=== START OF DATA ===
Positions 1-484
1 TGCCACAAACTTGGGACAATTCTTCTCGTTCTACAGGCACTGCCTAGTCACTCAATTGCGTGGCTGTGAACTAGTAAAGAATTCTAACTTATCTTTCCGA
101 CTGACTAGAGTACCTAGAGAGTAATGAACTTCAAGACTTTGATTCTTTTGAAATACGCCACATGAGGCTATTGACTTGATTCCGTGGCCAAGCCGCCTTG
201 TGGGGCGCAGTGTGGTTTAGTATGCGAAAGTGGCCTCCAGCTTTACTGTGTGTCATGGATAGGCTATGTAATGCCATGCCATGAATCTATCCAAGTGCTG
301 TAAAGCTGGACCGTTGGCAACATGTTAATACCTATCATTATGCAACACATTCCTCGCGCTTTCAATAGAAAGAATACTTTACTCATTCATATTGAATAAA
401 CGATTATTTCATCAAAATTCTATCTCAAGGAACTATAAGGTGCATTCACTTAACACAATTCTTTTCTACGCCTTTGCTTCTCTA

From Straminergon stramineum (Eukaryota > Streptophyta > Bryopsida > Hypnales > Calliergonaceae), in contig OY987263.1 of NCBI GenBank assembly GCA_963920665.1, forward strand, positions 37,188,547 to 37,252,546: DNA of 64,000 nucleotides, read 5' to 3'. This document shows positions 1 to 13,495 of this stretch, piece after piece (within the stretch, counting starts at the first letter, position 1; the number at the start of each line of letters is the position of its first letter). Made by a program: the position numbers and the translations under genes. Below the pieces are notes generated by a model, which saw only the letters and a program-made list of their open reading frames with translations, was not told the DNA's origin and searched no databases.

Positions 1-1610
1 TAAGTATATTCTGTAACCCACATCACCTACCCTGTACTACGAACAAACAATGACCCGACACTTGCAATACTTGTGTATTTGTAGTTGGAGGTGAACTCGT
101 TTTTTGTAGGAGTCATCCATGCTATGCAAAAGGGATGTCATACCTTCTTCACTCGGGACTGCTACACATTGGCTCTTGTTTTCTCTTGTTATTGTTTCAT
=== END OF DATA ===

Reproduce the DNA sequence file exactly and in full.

Positions 1-484
1 TGCCACAAACTTGGGACAATTCTTCTCGTTCTACAGGCACTGCCTAGTCACTCAATTGCGTGGCTGTGAACTAGTAAAGAATTCTAACTTATCTTTCCGA
101 CTGACTAGAGTACCTAGAGAGTAATGAACTTCAAGACTTTGATTCTTTTGAAATACGCCACATGAGGCTATTGACTTGATTCCGTGGCCAAGCCGCCTTG
201 TGGGGCGCAGTGTGGTTTAGTATGCGAAAGTGGCCTCCAGCTTTACTGTGTGTCATGGATAGGCTATGTAATGCCATGCCATGAATCTATCCAAGTGCTG
301 TAAAGCTGGACCGTTGGCAACATGTTAATACCTATCATTATGCAACACATTCCTCGCGCTTTCAATAGAAAGAATACTTTACTCATTCATATTGAATAAA
401 CGATTATTTCATCAAAATTCTATCTCAAGGAACTATAAGGTGCATTCACTTAACACAATTCTTTTCTACGCCTTTGCTTCTCTA

From Straminergon stramineum (Eukaryota > Streptophyta > Bryopsida > Hypnales > Calliergonaceae), in contig OY987263.1 of NCBI GenBank assembly GCA_963920665.1, forward strand, positions 37,188,547 to 37,252,546: DNA of 64,000 nucleotides, read 5' to 3'. This document shows positions 1 to 13,495 of this stretch, piece after piece (within the stretch, counting starts at the first letter, position 1; the number at the start of each line of letters is the position of its first letter). Made by a program: the position numbers and the translations under genes. Below the pieces are notes generated by a model, which saw only the letters and a program-made list of their open reading frames with translations, was not told the DNA's origin and searched no databases.

Positions 1-1610
1 TAAGTATATTCTGTAACCCACATCACCTACCCTGTACTACGAACAAACAATGACCCGACACTTGCAATACTTGTGTATTTGTAGTTGGAGGTGAACTCGT
101 TTTTTGTAGGAGTCATCCATGCTATGCAAAAGGGATGTCATACCTTCTTCACTCGGGACTGCTACACATTGGCTCTTGTTTTCTCTTGTTATTGTTTCAT